'Now, do not put the boat before the River, my dear, you might find yourself stranded on dry land,' Saradoc warned. 'Her father has not given his blessing, yet.'
'Ah, but how can he refuse, with such a fine suitor?' Esmeralda smiled.
Saradoc wanted to agree... but he never counted on a crop until he saw it harvested. He merely smiled and pulled his wife to him for a kiss, then turned back to the business of the Hall.
The cousins arrived at Long Cleeve just after teatime, heralded by wild shouts from the younger hobbits. Ruby and her mother came out the door wiping their hands. 'Good to see you!' called Mistress Took. 'Are you on your way to Hobbiton?'
'No,' Pippin called back, 'We came to see the north-Tooks this trip. Can you tell us where to find them?'
'You rascal, get down from that pony! You've just missed tea but I think we can find some leavings for you!'
Laughing, he and Merry dismounted and gave their reins to young Thom, who led the ponies to the barn.
'We were just washing up,' Ruby said shyly. Merry bowed gallantly to Pearl, saying, 'Allow me, Mistress!' and extending his hand for her towel. Smiling, she surrendered it and Ruby and Merry moved to continue the washing up, singing together one of the old songs that sounded so well in harmony.
Pippin leaned against the doorpost and gave an exaggerated sigh. 'Lovely,' he breathed. 'Just lovely!'
Mistress Took gave him a push. 'Go on with you, young master. Taddy's in the barn and he has been asking about you every day since Yule. Go and put me out of his misery!' As he straightened up from the doorway she grabbed his ear and pulled his head down. 'Be sure to ask about the new calf!' she whispered.
'Oh, aye,' Pippin laughed, and headed towards the barn.
Mistress Took sat down at the table and let the twins finish clearing. They moved in a cloud of giggles between table and washstand. Soon the table was cleared and scrubbed and the cloth put on, just as Tad and Pippin walked in from the barn. 'Ah, good timing!' Pippin said. They each clutched a fistful of pretty weeds. 'Tad and I just finished picking a bouquet for the table!' Pearl made a great show of finding just the right container for her smallest son and his towering friend, and they arranged the weeds together until Tad pronounced it "just right".
'Is your father out in the barn?' Pearl asked.
'Oh, aye,' the lad said in perfect imitation of Pippin. 'He's doctoring Snip's hoof, seems she stepped on somewhat sharp in the field a little bit ago.'
Ruby and Merry exchanged a glance and a few whispered words, then Merry put down his towel and said, 'I'll just go out to greet him, then.' He ignored Pippin's wide grin and strode out to the barn. Pippin turned back to little Tad. 'Now, Taddy, you told me when next we met you would give me a rematch at Kings!'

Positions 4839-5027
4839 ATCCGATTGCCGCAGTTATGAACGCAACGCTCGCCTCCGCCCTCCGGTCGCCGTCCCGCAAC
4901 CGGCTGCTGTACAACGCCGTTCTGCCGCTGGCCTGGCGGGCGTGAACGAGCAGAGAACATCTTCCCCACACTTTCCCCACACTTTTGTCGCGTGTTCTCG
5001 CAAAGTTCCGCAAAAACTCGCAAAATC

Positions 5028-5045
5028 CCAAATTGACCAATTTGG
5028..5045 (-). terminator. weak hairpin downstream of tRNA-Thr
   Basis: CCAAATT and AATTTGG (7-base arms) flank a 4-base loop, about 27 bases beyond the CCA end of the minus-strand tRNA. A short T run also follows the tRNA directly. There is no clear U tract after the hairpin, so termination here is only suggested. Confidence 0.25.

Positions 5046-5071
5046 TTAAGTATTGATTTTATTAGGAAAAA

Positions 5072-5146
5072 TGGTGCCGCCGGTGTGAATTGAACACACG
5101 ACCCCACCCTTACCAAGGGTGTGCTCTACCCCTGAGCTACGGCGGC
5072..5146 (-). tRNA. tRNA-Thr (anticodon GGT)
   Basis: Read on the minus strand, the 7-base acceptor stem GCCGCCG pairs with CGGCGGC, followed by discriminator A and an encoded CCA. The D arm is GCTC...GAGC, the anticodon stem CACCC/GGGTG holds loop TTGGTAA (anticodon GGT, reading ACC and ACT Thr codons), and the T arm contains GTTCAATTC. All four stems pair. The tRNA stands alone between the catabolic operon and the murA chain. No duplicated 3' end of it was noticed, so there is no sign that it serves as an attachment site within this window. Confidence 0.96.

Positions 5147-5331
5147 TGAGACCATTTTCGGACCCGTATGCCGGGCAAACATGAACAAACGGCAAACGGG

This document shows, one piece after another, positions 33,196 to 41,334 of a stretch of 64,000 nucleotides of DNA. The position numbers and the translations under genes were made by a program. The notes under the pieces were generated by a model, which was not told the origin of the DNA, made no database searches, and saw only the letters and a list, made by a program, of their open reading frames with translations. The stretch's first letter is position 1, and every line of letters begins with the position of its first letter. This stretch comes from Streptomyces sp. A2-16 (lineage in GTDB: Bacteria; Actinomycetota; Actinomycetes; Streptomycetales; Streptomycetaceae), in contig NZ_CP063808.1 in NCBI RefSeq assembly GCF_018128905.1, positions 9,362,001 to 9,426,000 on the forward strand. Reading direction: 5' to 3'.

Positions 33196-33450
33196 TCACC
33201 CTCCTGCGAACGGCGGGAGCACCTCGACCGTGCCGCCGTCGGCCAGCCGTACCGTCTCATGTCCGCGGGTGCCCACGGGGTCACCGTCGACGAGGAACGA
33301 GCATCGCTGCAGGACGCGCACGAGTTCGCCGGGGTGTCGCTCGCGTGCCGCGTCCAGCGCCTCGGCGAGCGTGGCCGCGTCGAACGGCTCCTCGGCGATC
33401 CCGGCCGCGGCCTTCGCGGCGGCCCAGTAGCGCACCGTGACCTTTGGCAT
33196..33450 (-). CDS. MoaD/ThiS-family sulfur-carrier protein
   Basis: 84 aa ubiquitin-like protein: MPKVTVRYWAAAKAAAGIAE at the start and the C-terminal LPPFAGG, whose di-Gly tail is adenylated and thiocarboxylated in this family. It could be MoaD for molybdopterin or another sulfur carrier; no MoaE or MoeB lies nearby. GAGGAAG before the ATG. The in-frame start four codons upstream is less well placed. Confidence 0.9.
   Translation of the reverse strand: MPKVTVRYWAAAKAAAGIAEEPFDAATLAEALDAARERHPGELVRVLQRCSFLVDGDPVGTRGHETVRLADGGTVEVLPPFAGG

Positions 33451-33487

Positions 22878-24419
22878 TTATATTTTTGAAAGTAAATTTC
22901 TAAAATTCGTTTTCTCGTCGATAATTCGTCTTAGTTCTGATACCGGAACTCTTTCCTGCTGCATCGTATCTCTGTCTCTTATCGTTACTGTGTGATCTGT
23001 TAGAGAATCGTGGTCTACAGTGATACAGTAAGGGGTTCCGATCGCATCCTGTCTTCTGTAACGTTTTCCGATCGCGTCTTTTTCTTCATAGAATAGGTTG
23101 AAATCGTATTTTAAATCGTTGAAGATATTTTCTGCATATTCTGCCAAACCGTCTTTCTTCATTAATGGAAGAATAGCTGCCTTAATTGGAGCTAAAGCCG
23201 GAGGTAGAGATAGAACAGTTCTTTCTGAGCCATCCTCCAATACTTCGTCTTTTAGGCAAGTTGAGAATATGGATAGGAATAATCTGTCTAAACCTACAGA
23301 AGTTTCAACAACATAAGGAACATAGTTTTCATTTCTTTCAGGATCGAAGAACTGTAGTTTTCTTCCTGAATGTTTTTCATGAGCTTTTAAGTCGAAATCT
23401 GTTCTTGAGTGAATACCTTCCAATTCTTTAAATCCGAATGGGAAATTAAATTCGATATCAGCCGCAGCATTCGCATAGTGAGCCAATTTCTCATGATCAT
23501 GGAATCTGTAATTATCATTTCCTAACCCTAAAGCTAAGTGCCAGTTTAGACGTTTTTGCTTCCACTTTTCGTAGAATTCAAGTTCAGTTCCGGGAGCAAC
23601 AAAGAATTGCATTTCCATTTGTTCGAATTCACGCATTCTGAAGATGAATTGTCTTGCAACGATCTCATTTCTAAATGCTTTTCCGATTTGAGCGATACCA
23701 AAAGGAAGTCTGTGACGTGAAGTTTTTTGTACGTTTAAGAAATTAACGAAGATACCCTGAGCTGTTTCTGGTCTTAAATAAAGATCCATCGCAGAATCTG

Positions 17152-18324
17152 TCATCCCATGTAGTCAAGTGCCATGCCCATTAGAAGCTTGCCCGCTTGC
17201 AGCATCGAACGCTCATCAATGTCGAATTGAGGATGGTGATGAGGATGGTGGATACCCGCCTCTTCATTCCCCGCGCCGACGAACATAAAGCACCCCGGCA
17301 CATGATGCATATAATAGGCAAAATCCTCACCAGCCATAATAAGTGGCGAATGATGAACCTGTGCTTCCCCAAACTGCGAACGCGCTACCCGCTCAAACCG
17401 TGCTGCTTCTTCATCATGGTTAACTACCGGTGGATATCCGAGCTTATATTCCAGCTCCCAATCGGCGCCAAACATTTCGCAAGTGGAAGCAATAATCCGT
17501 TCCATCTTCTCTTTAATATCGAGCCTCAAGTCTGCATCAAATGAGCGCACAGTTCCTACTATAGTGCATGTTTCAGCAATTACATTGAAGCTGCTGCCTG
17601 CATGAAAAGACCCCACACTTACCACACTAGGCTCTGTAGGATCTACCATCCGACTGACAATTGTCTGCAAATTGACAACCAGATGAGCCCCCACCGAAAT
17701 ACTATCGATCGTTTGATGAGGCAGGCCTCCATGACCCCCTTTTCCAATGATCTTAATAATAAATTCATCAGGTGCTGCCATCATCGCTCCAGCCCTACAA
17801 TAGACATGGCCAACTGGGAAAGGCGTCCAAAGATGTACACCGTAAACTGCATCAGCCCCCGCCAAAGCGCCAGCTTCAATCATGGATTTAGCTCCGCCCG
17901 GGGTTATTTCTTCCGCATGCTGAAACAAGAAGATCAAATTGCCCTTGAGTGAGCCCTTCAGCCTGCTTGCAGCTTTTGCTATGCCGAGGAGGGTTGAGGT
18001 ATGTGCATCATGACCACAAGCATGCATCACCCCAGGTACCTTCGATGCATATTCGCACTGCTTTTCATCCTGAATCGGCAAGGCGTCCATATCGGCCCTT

'Oh, yes!' the boy shouted and jumped up to get the board and stones. Pearl smiled to see the two, heads together, setting out the game so carefully, then she picked up the towel Merry had put down and went to finish drying the dishes Ruby had washed.
'I think I'll just go out and get a breath of fresh air,' Ruby said to her mother.
'You do that, lass, you're looking a bit pale,' Pearl answered gently.
Ruby went out and knelt to pull some weeds from the front flowerbed. When Merry came from the barn, she stood and waited for him to come up to her. He had a wide grin on his face. He took her hands, she asked a question, he gave a nod, her own face bloomed with joy.
'Why are you crying, Mama?' Tad asked curiously.
'Oh, I've just got a bit of a speck in my eye, Taddy lad,' she said, wiping at her eyes with the towel she still held. She exchanged a great grin with Pippin.
This is a work of fan fiction, written because the author has an abiding love for the works of J R R Tolkien. The characters, settings, places, and languages used in this work are the property of the Tolkien Estate, Tolkien Enterprises, and possibly New Line Cinema, except for certain original characters who belong to the author of the said work. The author will not receive any money or other remuneration for presenting the work on this archive site. The work is the intellectual property of the author, is available solely for the enjoyment of Henneth Annûn Story Archive readers, and may not be copied or redistributed by any means without the explicit written consent of the author.